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But for Ruth it came at a price. "The first few months were very tough and I very quickly began to resent him for not being around. I work part-time and between that and the kids, I was worn out. I have a newfound respect for single mums. Also, it seemed that he had gained a new social life along with a new job. With no family to come home to, he was able to go out with colleagues and I lost count of the number of times I rang him to hear he was in a bar. We lasted 18 months that way before he quit and came home, and I can say hand on heart, any longer would have split us up."

Karen's* relationships didn't fare so well. "My fiancé Brian was given the opportunity to work away in Australia for six months. We needed the money at the time to save for our wedding and a house so we agreed he'd go. I had a good job so wasn't prepared to quit it for the sake of six months. In hindsight, I knew within weeks of him going that the writing was on the wall. We Skyped every other night, but that soon dwindled to once a week, if that, and I'd see him tagged in all sorts of Facebook photos out with other girls. We didn't split immediately and I stuck my head in the sand for a long time, but when he came back home, he told me within two days that he was heading back to Australia and wanted to break up.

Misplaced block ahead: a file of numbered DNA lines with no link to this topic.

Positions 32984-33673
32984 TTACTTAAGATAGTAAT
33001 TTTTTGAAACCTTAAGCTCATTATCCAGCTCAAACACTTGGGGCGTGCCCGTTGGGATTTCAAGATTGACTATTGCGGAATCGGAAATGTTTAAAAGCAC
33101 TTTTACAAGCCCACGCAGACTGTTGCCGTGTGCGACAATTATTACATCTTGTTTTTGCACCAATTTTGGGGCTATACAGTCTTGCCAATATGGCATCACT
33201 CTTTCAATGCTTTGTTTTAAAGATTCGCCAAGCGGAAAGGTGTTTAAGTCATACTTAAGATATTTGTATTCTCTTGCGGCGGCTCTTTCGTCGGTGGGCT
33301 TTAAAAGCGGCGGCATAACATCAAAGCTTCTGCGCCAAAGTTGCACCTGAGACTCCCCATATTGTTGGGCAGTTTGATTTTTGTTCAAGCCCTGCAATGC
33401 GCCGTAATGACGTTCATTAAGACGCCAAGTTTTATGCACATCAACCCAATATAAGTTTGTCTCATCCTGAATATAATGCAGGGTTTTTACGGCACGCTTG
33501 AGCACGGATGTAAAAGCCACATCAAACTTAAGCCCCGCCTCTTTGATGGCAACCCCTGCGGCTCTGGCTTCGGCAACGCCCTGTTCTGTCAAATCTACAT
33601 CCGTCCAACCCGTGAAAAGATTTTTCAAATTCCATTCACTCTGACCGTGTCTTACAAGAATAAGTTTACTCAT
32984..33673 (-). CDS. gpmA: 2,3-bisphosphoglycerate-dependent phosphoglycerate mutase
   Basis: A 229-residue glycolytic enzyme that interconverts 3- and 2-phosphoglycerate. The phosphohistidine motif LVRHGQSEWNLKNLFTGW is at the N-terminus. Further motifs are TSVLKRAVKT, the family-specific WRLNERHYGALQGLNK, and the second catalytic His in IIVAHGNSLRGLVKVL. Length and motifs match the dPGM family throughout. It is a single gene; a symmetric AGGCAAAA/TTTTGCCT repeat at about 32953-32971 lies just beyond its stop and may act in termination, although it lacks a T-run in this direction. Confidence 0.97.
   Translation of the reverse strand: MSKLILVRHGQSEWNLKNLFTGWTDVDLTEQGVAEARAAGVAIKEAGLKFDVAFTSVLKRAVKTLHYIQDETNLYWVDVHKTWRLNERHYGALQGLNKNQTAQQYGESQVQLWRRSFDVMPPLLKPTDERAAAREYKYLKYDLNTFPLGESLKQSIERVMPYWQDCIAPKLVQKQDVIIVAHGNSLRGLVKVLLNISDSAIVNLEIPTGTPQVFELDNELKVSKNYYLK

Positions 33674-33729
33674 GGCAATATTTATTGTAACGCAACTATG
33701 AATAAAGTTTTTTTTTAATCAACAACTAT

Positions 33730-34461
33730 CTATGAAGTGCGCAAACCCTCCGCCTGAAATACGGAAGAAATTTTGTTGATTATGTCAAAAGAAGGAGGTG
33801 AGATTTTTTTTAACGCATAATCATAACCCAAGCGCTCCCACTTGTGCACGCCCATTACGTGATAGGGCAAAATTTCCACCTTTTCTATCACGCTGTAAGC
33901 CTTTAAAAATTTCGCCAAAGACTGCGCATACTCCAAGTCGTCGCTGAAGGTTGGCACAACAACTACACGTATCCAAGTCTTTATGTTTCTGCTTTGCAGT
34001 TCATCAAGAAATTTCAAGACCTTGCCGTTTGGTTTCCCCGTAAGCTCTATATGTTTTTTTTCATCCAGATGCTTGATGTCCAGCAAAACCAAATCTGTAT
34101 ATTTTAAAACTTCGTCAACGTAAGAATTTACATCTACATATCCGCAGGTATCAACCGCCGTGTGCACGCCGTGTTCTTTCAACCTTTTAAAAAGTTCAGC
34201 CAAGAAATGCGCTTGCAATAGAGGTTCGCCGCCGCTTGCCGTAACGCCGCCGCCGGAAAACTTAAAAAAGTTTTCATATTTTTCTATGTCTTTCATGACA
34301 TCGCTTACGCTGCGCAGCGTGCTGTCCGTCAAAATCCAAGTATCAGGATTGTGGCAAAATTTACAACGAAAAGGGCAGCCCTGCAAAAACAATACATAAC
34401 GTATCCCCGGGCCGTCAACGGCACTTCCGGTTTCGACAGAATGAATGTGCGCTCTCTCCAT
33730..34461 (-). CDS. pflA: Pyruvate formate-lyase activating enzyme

"That was three years ago and he's engaged to someone else over there now. I was naïve to think it would be ok because now I see we didn't have enough history together to get away with a long distance relationship so early on."

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Counsellor Bernadette Ryan, of Relationships Ireland (www.relationshipsireland.com), told me: "The origins of a relationship help to build the foundation blocks. The friendship base of a relationship can be quite important, especially later on if the relationship does get into difficulty. Even with FaceTime and Skype, you're not seeing the whole person, and things can get misinterpreted."

But what of couples like my husband and I, who just went straight into the long distance love category? Are we doomed to fail? Should we just chuck in the towel and cancel our international phone minutes now? The answer is no (well, probably closer to 'not necessarily' just in case anyone tries to hold me to any of this if it doesn't work for them).

Bernadette adds: "Although there are extra challenges in a long distance relationship, the advantage is the couple won't tend to fall into taking each other for granted, so there are positives to the situation."